Up into the conference room after breakfast, where Blaise and Les begin the first workshop, an introduction exploring why we write, and the story we want to tell. Whilst you have a general idea about what you want to do, sometimes those ideas are not wholly formed, so it helps to articulate them. Following a short break with a cuppa, it’s off to the next session, which looks at good writing practices and writing authentically. Now, those amorphous ideas take shape, and you grow excited about where your project could go.
After the busy morning, you go down and find Karen has a delicious lunch waiting, and everybody talks about what they’d like to do, what they want to write, their dreams of publication, and things they’ve enjoyed reading. It’s stimulating chatter over a hearty meal and you think this is what’s missing from your writing life – this interaction with like-minded people.
Then it’s right back into the workshops, one where you share an excerpt and the group talk about it. It’s an interesting exercise, and a first for you. You might’ve shared some of your writing with friends, but now you’ve exposed it to a greater audience. They like what you have to say, but they also have feedback. It’s great seeing how your writing connects with others. Over the next workshop you put your head down and commit to the writing exercises Blaise assigns – exercises that compel you to go deeper and consider the finer details.
A bit of free time then, to reflect, before dinner, and then talk about what you’ve learned today, and how you’ll be able to incorporate it into your writing. There’s a lot to think about. A lot. And there’s a lot to digest. But as you dissimilate it, you see how you can apply it not just to the project you want to work on, but writing as a whole. Although this weekend is about life writing, it’s also about writing in general, and you’re learning so many new things.
There’s an optional meditation session then, which helps you unwind, before bed, and you look forward to the next morning, but you also feel a hint of regret that already you’re coming to the last day. You drift off to the sound of the wind and the gums quivering, a lullaby that’s almost hypnotic.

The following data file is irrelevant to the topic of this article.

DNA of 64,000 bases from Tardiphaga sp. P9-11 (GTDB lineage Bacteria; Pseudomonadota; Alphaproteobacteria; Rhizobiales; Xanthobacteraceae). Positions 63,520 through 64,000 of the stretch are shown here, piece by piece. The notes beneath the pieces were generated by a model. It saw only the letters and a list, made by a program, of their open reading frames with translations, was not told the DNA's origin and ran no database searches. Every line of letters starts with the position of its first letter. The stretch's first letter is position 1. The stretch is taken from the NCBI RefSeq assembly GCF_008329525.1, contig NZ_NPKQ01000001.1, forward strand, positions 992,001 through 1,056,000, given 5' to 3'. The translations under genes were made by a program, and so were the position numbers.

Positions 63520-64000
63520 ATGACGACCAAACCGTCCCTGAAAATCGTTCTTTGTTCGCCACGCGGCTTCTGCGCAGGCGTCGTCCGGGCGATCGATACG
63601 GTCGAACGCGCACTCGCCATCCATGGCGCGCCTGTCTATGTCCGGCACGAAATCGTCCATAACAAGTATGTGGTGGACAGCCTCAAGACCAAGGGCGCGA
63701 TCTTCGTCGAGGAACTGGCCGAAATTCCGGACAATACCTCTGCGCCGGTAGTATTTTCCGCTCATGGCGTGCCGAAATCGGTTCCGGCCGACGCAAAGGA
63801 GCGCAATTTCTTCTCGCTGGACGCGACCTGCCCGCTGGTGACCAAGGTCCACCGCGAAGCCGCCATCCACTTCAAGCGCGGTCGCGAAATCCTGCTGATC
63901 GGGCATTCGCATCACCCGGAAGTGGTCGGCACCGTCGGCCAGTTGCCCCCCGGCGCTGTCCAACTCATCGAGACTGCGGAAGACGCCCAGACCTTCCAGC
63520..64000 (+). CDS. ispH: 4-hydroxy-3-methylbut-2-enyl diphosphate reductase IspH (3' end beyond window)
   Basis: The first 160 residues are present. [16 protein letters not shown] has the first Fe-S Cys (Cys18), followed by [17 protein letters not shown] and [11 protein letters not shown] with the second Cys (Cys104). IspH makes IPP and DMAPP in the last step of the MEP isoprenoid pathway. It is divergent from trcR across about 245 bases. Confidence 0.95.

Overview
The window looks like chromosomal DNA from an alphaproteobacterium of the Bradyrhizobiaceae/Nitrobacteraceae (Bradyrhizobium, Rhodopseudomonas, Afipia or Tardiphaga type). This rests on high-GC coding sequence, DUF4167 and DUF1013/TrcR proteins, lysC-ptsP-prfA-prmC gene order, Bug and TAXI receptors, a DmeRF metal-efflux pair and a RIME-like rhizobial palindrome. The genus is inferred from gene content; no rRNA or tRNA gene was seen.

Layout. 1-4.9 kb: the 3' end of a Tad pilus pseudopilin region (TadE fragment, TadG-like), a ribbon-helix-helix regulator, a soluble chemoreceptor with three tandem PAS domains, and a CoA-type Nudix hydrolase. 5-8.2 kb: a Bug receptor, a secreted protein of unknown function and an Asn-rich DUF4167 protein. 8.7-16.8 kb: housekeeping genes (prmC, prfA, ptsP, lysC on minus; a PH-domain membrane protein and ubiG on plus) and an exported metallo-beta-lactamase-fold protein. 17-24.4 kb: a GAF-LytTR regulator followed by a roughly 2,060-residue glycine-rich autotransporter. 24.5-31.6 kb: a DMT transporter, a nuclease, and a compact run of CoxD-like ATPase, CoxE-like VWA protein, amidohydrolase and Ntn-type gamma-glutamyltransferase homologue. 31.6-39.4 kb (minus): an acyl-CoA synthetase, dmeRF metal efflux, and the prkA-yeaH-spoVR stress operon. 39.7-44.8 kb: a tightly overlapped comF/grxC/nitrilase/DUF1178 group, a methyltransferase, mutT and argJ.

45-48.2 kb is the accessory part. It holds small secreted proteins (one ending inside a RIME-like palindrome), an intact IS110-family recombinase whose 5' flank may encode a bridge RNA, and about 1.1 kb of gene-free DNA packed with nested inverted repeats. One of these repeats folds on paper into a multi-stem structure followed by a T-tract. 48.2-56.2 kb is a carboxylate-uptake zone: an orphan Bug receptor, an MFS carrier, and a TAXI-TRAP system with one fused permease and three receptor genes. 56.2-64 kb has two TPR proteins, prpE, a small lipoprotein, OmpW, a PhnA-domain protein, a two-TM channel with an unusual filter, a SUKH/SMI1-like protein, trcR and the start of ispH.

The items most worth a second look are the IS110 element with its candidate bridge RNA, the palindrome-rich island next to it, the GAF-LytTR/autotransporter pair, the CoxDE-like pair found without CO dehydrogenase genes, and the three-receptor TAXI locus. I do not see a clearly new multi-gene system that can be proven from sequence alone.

In the morning, again there’s a yoga or a meditation session, or – if the weather permits – a walk through the gums. You marvel at the trees as you think that just seven years ago, Black Saturday razed this whole area, and you ponder at the tragic loss of life and property. But there’s hope here also, the promise of tomorrow interlaced with the relentlessness of the human spirit.
After breakfast, it’s right back into another workshop, which looks at revision and editing, and how to polish your work. There are lots of things to consider now – things you had never known existed. Then, following a short break, it’s a final session that looks at where you can submit, and your publishing options as a whole. You’re brimming with excitement now and can’t wait to get finished so you can share your story with the world.
A final lunch, and now the melancholy hits – the weekend is over. Over a wrap up, everybody talks about how they’re going to tackle their writing once they get back, and what they’re going to do once they’re finished. It’s all so exciting, and the weekend has bonded you to the others and you wish them the best, want to see their stories out in the world … right amongst yours.
You check out from Karma, and glance back once at the Retreat, now indelibly imprinted on your memories, before you get in your car and drive back into the real world.